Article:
Barnes-Jewish Hospital offers a comprehensive program for the treatment of allergies. Participants can receive evaluation and care at two convenient locations, the Jacqueline Maritz Lung Center located at Barnes-Jewish Hospital or the Asthma Center in west St. Louis County.
The Jacqueline Maritz Lung Center, located at the Center for Advanced Medicine, is staffed by a team of pulmonary and allergy specialists, many of whom have national and worldwide reputations. Asthma nurse-specialists, allergy technicians and pulmonary function technicians assist the physicians. This team evaluates patients using sophisticated equipment for pulmonary function testing and allergy skin testing.
The Lung Center specializes in the diagnosis and treatment of:
- seasonal and year-round allergic rhinitis
- allergic conjunctivitis
- acute and chronic sinusitis
- chronic urticaria.
Lung Center physicians use the latest medications, drugs and procedures currently in clinical trial. Asthma education, self-management techniques and environmental control measures are key components of the program.
The Asthma Center is a 4,500-square-foot facility located in Building #1 on the Campus of Barnes-Jewish West County Hospital at the corner of Mason Road and Olive Street Boulevard in west St. Louis County. Established in 1989, the center is staffed by full-time faculty from the allergy and pulmonary divisions of the Department of Medicine. Nurse specialists, a certified pulmonary function technician, a social worker and a speech therapist complete the Asthma Center Staff.
The Asthma Center performs complete medical evaluations for asthma, allergic rhinitis and allergic conjunctivitis, acute and chronic sinusitis and chronic urticaria. Comprehensive pulmonary function testing using modern equipment is offered. Treatment emphasizes modern concepts of drug therapy combined with environmental control and asthma self-management. The members of the Asthma Center staff work closely with a patient’s primary care physician on every aspect of each patient’s evaluation and care.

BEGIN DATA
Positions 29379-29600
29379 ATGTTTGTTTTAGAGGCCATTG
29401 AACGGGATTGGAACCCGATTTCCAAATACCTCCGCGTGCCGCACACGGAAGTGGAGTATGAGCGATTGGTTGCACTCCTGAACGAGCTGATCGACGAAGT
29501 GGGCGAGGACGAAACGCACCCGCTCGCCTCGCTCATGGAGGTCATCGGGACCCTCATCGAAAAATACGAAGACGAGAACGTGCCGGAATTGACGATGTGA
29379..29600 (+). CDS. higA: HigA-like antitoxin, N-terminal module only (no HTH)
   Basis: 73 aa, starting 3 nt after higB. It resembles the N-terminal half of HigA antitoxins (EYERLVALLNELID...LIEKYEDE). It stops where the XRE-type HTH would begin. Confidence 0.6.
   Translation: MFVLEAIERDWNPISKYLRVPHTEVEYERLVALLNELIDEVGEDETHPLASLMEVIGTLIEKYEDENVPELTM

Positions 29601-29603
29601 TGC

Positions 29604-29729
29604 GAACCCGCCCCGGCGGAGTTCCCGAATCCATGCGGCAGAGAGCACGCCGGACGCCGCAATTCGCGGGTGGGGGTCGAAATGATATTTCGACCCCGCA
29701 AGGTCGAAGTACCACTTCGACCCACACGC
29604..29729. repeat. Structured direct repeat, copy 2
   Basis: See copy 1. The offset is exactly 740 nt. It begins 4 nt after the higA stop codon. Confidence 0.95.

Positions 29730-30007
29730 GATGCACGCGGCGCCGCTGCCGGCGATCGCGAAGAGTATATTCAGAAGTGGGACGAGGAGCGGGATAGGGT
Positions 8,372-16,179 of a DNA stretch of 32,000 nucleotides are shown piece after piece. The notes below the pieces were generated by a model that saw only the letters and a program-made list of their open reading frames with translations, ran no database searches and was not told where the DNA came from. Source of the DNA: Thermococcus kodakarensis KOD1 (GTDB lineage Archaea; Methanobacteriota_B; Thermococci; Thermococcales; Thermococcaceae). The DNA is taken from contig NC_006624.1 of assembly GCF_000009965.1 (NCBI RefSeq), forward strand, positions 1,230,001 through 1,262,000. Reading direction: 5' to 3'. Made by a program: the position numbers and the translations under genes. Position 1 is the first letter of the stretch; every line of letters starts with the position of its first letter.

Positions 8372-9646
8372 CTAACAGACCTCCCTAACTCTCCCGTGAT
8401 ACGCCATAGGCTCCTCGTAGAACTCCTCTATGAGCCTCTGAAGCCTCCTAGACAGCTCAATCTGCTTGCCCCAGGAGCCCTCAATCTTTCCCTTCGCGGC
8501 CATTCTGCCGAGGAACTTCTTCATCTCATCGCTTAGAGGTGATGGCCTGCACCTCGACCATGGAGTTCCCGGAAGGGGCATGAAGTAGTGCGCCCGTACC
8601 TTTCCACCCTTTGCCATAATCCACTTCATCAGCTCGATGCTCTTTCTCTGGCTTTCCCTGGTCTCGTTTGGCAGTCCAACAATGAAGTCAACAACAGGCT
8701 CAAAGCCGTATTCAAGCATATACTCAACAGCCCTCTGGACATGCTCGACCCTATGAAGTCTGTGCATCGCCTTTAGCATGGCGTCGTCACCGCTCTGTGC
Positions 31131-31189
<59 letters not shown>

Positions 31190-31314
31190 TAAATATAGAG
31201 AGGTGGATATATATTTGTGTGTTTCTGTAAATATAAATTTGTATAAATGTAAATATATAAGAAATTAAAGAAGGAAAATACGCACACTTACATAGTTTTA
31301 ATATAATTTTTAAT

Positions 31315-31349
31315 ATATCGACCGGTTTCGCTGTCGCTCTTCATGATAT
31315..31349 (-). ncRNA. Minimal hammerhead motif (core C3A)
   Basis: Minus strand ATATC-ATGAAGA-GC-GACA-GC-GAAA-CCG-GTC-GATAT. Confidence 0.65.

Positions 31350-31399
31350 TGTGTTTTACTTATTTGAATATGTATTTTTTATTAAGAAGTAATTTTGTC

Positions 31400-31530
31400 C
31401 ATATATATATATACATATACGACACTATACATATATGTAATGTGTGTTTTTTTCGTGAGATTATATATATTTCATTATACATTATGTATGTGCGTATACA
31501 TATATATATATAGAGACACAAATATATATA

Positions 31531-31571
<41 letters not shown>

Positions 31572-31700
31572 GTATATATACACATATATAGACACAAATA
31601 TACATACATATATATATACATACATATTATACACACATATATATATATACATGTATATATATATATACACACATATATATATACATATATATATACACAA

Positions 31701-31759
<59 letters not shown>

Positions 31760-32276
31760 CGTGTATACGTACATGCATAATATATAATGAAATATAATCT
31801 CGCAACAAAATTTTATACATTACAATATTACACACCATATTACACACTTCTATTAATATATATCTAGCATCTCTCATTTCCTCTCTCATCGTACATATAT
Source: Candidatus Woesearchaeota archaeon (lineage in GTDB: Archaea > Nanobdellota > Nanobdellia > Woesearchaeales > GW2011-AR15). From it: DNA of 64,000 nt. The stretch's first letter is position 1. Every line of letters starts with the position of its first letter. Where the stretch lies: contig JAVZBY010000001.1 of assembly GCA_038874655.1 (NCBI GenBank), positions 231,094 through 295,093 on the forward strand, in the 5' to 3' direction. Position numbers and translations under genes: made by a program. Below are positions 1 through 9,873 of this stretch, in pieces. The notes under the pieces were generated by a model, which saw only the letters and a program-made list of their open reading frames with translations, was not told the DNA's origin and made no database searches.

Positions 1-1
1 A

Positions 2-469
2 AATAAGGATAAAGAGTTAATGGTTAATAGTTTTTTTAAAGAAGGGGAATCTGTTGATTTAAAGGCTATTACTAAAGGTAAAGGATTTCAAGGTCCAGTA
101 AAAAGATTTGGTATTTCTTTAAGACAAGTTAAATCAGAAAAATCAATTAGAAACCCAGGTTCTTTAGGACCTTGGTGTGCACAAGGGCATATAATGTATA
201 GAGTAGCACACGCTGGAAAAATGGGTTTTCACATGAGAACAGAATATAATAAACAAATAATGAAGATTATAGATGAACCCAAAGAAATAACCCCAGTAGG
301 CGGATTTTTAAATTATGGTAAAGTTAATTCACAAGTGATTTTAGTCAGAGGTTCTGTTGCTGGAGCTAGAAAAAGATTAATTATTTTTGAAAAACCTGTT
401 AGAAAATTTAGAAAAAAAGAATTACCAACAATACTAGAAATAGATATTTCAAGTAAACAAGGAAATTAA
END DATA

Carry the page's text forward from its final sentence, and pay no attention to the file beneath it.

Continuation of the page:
Common procedures used in evaluating patients for allergies include:
- Allergy skin testing
- Blood tests for specific allergens
- Rhinoscopy, a procedure that uses a thin tube to look inside the nose and the back of the throat.
Pulmonary and allergy specialists offer assistance to those with allergic or other reactions to fungi at home. Industrial surveys for fungi contaminations also are available.
Evaluations for congenital and acquired immunodeficiencies (the inability to make antibodies, or abnormalities in the T cells) as well as modern, up-to-date therapy for these conditions are available. This evaluation does not include HIV.
Therapies available include:
- Extensive discussions for environmental modifications to eliminate common allergens
- Modern drug therapy for allergies
- Allergy immunotherapy (allergy shots)
The physicians at the Jacqueline Maritz Lung Center and the Asthma Center accept most major insurance carriers.
Two convenient locations
Jacqueline Maritz Lung Center
4921 Parkview, 8th Floor
St. Louis, Mo 63110
The Asthma Center
1040 N. Mason Road, Suite 112
St. Louis, MO 63141